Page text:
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Fire Doors

Frequently confused with a Fire Exit Door, the purpose of a fire door is distinctly different and is:
i) to create/protect an escape route through a building in a fire situation; and
ii) to compartmentalise a fire to stop the smoke and flames spreading from one section of the building to another.

For example, in a church or church hall with catering facilities, a fire door will protect the rest of the premises should a fire break out in the kitchen.

Following a fire risk assessment it may be necessary to change some internal doors to fire doors, or upgrade existing doors to fire door standard.

How does a fire door work?

Fire doors, or doorsets as they are also known, are designed to offer protection from the smoke and flames of a conflagration for a minimum specified length of time. This is typically 30 minutes (FD30), which should allow sufficient time to evacuate the premises and for the emergency services to respond.

Where a fire door is deployed in a restricted area that is not usually populated, such as the boiler room, it should be kept locked shut.  These would be marked with a sign stating "Fire Door Keep Locked Shut".

On the other hand, fire doors that form part of the escape route through the building must be able to open freely, to facilitate evacuation in case of fire, and must not be obstructed. In order to perform their function in resisting a fire, they must also be able to self-close.  These would be marked with a sign "Fire Door Keep Shut".

The final exit door of the escape route (which may also be the main entrance to the church) does not have to be a fire door. It should remain unlocked all the time the church is occupied and be clearly signed as the Exit.

The parts of a fire door

A fire door is not simply a block of wood in a frame but an assembly of parts that must all be of fire resistant standard, including the hardware (locks, latches, hinges, etc.) and any glazing.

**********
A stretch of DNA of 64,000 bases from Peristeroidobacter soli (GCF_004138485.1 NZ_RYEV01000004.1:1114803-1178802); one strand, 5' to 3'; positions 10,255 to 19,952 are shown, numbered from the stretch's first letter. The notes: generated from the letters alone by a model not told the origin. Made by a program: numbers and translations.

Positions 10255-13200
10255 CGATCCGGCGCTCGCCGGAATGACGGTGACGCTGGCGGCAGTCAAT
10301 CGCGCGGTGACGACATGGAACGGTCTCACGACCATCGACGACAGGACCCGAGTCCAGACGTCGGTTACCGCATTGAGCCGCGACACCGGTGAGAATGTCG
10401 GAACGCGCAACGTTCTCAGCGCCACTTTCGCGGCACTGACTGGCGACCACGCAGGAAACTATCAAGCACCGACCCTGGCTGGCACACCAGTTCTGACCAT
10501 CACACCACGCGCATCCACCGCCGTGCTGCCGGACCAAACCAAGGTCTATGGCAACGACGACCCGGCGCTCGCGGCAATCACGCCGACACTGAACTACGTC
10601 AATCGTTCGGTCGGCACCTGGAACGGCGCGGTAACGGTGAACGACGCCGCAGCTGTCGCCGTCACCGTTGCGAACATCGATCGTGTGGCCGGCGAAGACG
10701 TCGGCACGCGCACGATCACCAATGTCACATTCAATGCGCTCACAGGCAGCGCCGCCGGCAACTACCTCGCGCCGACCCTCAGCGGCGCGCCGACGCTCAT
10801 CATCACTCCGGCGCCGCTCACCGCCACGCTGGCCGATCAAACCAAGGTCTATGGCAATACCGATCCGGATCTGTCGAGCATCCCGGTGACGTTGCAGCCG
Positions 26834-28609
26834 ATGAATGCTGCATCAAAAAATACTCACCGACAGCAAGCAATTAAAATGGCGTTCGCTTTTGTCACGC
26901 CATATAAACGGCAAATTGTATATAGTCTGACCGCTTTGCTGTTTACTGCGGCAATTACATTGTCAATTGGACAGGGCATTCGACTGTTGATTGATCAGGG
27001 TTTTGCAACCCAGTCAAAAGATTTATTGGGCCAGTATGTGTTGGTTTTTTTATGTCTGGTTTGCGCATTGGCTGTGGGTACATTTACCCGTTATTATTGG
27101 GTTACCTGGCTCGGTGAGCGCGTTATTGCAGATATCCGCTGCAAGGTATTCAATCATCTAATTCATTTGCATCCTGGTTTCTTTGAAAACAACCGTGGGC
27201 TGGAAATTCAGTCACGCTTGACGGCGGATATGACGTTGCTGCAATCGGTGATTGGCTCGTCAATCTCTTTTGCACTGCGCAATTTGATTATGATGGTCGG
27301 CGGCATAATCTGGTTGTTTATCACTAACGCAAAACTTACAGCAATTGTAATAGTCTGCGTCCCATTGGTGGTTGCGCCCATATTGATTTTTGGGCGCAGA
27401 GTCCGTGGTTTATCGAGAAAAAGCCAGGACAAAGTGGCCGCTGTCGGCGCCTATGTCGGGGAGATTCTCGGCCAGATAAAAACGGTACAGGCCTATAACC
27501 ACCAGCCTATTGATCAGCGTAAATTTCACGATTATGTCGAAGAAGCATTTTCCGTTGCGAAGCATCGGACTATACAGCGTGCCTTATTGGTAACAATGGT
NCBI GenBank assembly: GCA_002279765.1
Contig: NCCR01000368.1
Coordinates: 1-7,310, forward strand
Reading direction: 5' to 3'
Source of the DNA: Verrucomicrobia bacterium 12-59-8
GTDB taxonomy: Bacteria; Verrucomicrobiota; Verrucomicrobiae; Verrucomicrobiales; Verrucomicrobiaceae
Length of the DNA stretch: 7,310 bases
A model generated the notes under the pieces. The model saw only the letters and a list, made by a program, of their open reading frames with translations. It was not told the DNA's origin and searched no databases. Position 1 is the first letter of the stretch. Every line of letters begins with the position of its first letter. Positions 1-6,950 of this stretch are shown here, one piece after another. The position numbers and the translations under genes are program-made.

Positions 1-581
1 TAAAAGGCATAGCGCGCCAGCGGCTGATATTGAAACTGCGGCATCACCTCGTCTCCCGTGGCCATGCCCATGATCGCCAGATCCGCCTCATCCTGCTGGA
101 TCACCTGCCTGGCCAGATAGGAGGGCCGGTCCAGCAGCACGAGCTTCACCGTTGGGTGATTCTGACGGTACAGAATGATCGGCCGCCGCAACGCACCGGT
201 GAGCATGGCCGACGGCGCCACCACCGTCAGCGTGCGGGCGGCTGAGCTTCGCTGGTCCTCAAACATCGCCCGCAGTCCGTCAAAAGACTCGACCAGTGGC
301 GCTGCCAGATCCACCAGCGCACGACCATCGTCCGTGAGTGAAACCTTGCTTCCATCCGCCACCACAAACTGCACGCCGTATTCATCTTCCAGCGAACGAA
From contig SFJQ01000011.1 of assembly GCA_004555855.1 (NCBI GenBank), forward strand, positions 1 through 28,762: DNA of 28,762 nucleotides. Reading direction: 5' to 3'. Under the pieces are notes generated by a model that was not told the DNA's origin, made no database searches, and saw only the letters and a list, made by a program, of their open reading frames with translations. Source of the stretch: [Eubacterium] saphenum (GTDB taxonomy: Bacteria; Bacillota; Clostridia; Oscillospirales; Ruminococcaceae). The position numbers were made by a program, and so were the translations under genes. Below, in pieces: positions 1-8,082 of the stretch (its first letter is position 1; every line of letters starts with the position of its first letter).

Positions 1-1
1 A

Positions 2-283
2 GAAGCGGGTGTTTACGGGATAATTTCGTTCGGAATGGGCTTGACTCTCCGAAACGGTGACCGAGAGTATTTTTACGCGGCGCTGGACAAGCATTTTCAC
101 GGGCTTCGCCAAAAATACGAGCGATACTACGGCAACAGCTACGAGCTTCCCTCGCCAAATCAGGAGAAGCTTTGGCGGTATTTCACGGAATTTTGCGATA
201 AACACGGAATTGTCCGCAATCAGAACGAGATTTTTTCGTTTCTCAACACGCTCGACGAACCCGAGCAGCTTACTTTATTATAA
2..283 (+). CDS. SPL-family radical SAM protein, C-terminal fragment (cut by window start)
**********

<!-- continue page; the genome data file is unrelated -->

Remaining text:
Certified FD30 fire door leaves are of solid timber construction; they are available in standard sizes or can be custom made to individual specifications. It is simple to configure and purchase British made fire doors on-line, using the Safelincs Six-Step approach.

Smoke is the silent killer and poses more of a threat to life and property than heat and flames, especially in the early stages of a fire. Fire doors should therefore be fitted with smoke seals, to prevent the ingress of smoke around the door edges.

Intumescent seals are also required; these remain dormant under normal conditions but expand greatly in the heat of a fire to close the gap between the fire door and its frame. It is common for smoke and intumescent seals to be supplied as an integrated unit.

As noted above, it is important that fire doors on an escape route can self-close; they must therefore be fitted with an automatic closing device. It goes without saying that a fire door should never be propped or wedged open; the practice, though frequently observed, is both unsafe and unlawful.

If, however, during the normal business of the day it is more efficient to keep the fire door open, it can be done with a dedicated door retainer. One example is the battery operated Dorgard: easily and quickly fitted, it allows the fire door to be held open at any angle, but releases the door to close when it hears a continuous alarm of 65 decibels or more.  Other door-holding methods often need to be wired into the fire alarm system.

Doors which would operate automatically should be marked with a sign reading either "Automatic Fire Door Keep Clear" or "Automatic Fire Door Keep Clear, Close At Night".

Installation and maintenance

Although a competent professional can install a fire door, it is recommended that the work be carried out under the auspices of the Accredited Fire Door Installers Scheme. This will ensure that the installation is carried out correctly, safely and in compliance with current Building Regulations.

Regular maintenance of your fire doors is also very important; plus, they should always be closed when the church is empty and locked.  It is also recommended that doors are inspected routinely to ensure that the door closes properly and that all intumescent strips and smoke seals are in place and free from damage.

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